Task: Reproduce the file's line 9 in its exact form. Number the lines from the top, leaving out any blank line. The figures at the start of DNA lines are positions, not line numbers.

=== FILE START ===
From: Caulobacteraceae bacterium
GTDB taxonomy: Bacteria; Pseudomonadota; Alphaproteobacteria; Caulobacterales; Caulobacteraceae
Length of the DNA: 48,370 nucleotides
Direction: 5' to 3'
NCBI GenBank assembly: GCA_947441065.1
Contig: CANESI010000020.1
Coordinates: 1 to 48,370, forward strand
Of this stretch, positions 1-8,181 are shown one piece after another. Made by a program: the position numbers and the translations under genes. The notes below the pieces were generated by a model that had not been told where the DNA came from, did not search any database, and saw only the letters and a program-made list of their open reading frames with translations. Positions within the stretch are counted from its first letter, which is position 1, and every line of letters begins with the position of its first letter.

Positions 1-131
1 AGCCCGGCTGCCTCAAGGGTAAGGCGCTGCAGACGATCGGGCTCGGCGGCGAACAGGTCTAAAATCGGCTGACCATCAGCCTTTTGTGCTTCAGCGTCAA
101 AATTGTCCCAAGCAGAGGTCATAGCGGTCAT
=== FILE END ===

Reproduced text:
Positions 1-131